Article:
Expert Commentary

Is HPV DNA testing a reliable alternative to the Pap test?

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Screening women with limited access to health care is difficult—in both the United States and the third world. We now know that invasive cervical carcinoma is universally associated with persistent human Papillomavirus (HPV) infection, and that only a small subset of viral types place women at high risk for developing cervical intraepithelial neoplasia (CIN) 3 or carcinoma.

In an effort to increase the sensitivity of the initial encounter with the healthcare system among women with limited resources and access, several researchers and agencies are investigating the use of HPV DNA testing in conjunction with standard Papanicolaou (Pap) smears, thin-layer smears, or HPV testing alone as the primary screening method.

Method and Results

This well-designed prospective trial uses a large Planned Parenthood population to compare the sensitivity, specificity, and frequency of referral for colposcopy in patients undergoing thin-layer Pap smear, HPV testing by polymerase chain reaction (PCR), or HPV testing by liquid-based RNA-DNA hybridization capture with signal amplification.

Unfortunately, the demographics of the study population are not necessarily comparable to those of the average practicing Ob/Gyn. Therefore, it may not be appropriate to extrapolate the results universally. The mean age of participants was 25 years; more than 80% of the eligible women were under age 30. The prevalence of HPV DNA, cervical dysplasia, and carcinoma is significantly different in this age group, compared with women over 30 years of age.

Women in the trial were predominantly Caucasian, with an average of 5 sexual partners in the group under 25 years of age and 9 sexual partners in the over-30 group.

As the authors point out, another limitation of the study is the failure of some patients to return for colposcopy when recommended by the protocol. Only 72.7% of women with abnormal Pap test results and 67.9% of women with high-risk HPV DNA returned for colposcopic evaluation. This limited the reliability of the sensitivity and specificity calculations to some extent.

As expected, HPV DNA testing was more sensitive but less specific than cytology in identifying high-grade dysplasia or cervical carcinoma. HPV DNA by signal amplification identifies more intermediate- and low-risk HPV types than the PCR technique. Therefore, this method has a higher sensitivity but lower specificity for detecting high-grade lesions. All the screening strategies Human Papillomavirus were more sensitive for identifying CIN 3 or higher in women younger than 30 years of age. Specificity, however, was significantly greater for women older than 30 years of age.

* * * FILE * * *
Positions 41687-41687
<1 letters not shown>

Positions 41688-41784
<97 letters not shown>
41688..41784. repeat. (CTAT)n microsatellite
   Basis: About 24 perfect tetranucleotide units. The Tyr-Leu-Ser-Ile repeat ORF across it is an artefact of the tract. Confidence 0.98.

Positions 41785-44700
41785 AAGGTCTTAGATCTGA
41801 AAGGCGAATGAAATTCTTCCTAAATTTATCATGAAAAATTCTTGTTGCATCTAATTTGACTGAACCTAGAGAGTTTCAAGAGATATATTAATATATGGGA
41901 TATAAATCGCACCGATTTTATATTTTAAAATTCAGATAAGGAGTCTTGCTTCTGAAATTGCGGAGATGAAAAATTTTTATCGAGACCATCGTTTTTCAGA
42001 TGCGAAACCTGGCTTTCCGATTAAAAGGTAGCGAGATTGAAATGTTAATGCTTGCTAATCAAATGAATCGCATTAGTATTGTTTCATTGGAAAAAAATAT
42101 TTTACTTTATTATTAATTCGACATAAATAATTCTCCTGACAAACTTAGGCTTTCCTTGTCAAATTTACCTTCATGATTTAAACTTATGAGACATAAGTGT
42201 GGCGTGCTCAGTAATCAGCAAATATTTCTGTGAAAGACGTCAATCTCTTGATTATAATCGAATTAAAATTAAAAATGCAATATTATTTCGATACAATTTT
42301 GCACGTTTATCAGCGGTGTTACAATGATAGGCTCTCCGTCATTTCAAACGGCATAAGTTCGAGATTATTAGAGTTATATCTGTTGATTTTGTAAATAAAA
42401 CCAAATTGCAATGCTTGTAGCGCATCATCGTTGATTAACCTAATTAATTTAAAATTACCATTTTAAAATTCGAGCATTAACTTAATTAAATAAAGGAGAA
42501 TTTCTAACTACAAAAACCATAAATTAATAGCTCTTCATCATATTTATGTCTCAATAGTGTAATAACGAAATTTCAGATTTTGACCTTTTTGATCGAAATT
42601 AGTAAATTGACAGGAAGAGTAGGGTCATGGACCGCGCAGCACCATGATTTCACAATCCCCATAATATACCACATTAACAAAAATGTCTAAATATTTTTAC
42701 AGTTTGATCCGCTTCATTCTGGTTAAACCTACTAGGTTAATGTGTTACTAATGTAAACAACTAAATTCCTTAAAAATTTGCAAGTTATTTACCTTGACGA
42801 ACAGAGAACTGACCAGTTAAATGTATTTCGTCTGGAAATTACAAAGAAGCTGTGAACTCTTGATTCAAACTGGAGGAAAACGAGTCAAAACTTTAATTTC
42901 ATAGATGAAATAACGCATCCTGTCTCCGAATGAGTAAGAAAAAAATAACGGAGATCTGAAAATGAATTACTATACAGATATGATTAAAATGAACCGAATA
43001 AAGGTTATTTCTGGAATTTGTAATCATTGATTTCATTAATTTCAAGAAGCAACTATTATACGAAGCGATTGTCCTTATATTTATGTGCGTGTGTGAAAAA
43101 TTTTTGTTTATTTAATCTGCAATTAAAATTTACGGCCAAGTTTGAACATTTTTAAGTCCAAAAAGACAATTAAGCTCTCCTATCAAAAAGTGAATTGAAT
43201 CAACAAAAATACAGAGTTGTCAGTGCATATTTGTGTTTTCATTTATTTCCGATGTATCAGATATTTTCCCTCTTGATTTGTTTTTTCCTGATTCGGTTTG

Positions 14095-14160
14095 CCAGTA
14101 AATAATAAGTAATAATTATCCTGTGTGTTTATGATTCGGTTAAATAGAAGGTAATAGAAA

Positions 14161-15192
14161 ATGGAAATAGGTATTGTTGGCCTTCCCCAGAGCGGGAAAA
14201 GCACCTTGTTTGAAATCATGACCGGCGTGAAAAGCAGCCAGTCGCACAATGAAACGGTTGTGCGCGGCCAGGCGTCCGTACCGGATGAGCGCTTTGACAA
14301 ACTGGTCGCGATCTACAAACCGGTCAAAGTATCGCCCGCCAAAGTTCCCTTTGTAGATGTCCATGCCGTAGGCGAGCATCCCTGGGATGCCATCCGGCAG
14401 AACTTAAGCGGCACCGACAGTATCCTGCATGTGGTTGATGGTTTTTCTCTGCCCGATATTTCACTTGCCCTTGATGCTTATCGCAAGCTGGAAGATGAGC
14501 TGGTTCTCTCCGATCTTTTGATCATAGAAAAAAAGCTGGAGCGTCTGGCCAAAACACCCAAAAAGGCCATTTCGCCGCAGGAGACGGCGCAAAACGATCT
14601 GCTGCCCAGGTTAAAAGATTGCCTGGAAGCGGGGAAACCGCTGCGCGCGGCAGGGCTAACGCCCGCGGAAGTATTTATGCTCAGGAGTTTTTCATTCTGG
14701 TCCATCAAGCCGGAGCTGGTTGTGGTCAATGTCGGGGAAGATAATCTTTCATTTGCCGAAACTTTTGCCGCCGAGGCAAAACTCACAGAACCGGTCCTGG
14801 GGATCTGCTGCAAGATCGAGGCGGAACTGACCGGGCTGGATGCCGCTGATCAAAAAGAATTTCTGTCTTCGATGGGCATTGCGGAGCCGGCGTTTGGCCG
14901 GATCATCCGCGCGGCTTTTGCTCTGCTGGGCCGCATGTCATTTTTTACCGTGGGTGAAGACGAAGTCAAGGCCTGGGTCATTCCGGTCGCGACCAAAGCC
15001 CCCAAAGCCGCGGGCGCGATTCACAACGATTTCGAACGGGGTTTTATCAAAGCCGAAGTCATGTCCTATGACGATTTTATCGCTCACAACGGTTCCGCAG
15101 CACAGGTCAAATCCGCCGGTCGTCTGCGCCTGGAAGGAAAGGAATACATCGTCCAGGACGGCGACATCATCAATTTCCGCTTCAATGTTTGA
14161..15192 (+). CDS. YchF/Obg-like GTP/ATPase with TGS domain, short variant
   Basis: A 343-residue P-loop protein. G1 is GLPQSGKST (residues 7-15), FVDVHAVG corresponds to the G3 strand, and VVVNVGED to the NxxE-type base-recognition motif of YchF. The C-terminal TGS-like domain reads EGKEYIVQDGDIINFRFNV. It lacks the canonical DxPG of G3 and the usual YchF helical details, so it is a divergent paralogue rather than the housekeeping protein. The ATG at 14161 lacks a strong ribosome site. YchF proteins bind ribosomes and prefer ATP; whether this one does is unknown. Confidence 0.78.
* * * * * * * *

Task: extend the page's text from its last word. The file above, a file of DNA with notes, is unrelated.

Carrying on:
Who May Be Affected?

All sexually active women.

Persistence of high-risk HPV DNA types—not the initial presence—is a risk factor for cervical carcinoma.

Expert Commentary

Universal cervical cytology screening of sexually active women has greatly decreased the incidence of invasive cervical carcinoma in developed countries. Recently, commercialization of molecular biology techniques and cytology processing improvements have led to new products for cervical carcinoma screening.

In counseling patients, it is important to remember that it is the persistence of high-risk HPV DNA types—not the initial presence—that is a risk factor for cervical carcinoma. Most HPV infections regress spontaneously, with only about 10% of women remaining infected at 5 years. Young, recently sexually active women are likely to test positive for multiple HPV types. If they can be educated to comply with routine screening recommendations, it will not be clinically useful to employ primary screening with HPV DNA testing.

The downside to universal HPV DNA primary screening is that large numbers of women with transient high-risk HPV infections have normal cytology findings and no “disease.” Labeling them as high risk would create a psychological burden on both the patient and the physician.

Until we have well-studied clinical protocols for managing these patients, we should avoid this dilemma by continuing current Pap screening in women who have good access to care and who are willing to participate in screening at appropriate intervals.

Primary HPV DNA screening is appropriate for women who are unwilling or unable to participate in routine screening.

Bottom Line

Screening strategies for cervical cancer are evolving. Techniques appropriate for young, sexually active women with somewhat limited access to care should not be extrapolated to a low-risk, stable, monogamous population.

If women understand the limitations of cytology screening and the need for repeated tests to capture the majority of true abnormal findings, and if they have financial and geographic access to routine care, it makes sense to use a specific but somewhat less sensitive testing strategy, i.e., cytology screening.

For women with minimal access to routine care, it is essential to use the simplest, most sensitive test to minimize false negatives. It is these women in whom primary screening with HPV DNA with or without cytology makes sense.

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